Mistakes and failure are a part of every entrepreneurial journey. Instead of running and hiding from our past failures, it’s important to celebrate them because they helped make us who we are today.
To celebrate our failures and help early-stage entrepreneurs avoid these mistakes, Kahuna Accounting is sharing insight from entrepreneurs just like you. This week, we asked for your answer to the question “What’s the one thing you wish you knew when starting your business?” Here are the responses we received.
Jessica Oman, Renegade Planner
“I wish I’d known exactly who my ideal client was! It took about six months to conceptualize and it is still evolving and changing. As it should, I guess.”
Mike Veny, Transforming Stigma
“Spend 2 hours a day reading and never stop doing this. It has forced me to always grow and find quick answers to problems. It has empowered me to make better decisions.”
Mike Doyle, Drive 80
“It’s all about action and mindset. You have to be prepared a sh*t ton for rejection and failure but need to see it as lessons that will push you in the direction you need to be. Constantly listen and pay attention to your surroundings when you feel lost.”
Katie Sowa, Future Founders
“My biggest failures always seem to come down to my biggest mistake – seeking approval from others. I don’t need permission, but for some strange reason I thought I did. This has held me back in moving forward with great ideas, ideas that turned into failed startups because I was always in a waiting game…waiting for “experts” or other people to say it was okay.
The only approval you need is from yourself. Give yourself permission to make things happen.”
Gerardo Zayas Jr., MBA, Leadership Coach and Professor
“Clearly understanding one’s product, brand and practice whether it’s in the form of a marketing plan, business plan or a simple idea board is a great place to start.”
Michael Luchies, MichaelLuchies.com & TrepRep
“I wish I would’ve known how important testing pricing models was. Nearly a year into my business, I’m just now starting to understand how much I have underpriced my services and lost out on potential revenue. I was worried that I would scare off potential clients by pricing my services high instead of thinking twice about the type of customer I wanted and the value I was providing.”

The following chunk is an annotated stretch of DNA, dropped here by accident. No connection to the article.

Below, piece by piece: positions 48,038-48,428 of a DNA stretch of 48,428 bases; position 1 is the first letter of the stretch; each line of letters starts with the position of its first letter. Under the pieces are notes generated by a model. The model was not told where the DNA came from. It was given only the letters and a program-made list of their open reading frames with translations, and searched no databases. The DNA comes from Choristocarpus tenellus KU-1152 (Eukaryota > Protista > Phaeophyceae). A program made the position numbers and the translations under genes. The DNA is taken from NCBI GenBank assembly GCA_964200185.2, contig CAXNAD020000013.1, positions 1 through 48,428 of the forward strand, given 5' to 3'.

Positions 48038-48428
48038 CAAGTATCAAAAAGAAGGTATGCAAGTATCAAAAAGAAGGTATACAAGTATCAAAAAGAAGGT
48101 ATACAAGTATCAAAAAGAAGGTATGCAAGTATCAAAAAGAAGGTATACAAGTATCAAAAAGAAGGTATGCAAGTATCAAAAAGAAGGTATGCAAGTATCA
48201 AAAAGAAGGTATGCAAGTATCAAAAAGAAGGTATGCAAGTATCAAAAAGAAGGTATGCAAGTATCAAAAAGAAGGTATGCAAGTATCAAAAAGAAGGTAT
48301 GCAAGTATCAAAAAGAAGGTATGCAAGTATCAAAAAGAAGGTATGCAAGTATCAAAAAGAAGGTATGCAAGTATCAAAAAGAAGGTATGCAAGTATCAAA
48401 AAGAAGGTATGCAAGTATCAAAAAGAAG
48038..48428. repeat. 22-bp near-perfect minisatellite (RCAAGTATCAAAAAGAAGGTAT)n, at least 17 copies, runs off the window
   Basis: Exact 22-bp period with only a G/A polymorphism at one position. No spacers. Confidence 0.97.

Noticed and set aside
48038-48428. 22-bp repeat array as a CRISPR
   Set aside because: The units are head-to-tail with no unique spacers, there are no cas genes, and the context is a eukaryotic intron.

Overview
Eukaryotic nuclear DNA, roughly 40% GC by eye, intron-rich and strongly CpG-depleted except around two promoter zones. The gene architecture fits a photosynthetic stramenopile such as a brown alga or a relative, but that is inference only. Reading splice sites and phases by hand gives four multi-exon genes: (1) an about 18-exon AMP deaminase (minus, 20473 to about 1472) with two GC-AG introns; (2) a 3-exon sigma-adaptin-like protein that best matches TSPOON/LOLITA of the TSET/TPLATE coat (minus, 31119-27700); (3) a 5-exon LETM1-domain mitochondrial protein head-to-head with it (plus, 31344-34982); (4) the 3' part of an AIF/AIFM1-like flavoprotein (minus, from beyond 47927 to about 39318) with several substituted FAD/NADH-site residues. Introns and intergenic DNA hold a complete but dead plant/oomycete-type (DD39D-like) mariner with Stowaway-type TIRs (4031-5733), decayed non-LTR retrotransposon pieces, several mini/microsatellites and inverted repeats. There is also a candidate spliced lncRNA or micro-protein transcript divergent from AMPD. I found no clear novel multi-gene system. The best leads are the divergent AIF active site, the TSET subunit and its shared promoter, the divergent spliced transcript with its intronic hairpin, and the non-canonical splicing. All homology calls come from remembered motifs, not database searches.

Jonathan Godwin, Godwin & Associates
“I wish I had known on Day 1 that I was a frustrated technician and NOT an entrepreneur. There’s a big difference, and the valuable lessons learned as I became an entrepreneur were painful. No one is prepared for that when they start a new business.”
Frank Lunn, Kahuna Business Group
“Knowing REALLY what I was building. (was I creating a new job, something to make me famous, something for the ages, something to build and sell, etc.??)”
Jeffry Luchies, Kalamazoo Wood Floors
“I wish I would have known what the best marketing entailed. I tried lots of different paid advertising and found I got about the same return from a lot of the free things I did. Like placing my business cards on every free cork board at other local businesses. Two of my greatest ideas were a name that can be remembered and searched easily and bright eye catching business cards.”
It’s Your Turn!
Thank you to all of the entrepreneurs and business leaders who were willing to share what they wish they knew when getting started. Now it’s your turn! Get published on KahunaAccounting.com while giving insight to other entrepreneurs.
Next week we’ll be sharing the biggest accounting mistakes of entrepreneurs. Want to contribute? Send your response to the question “What’s your biggest accounting mistake?” to Michael@KahunaWorld.com before Friday, November 20 at 5pm CST.
Photo Credit: Header Image found at https://img1.etsystatic.com/000/0/6234204/il_570xN.285371991.jpg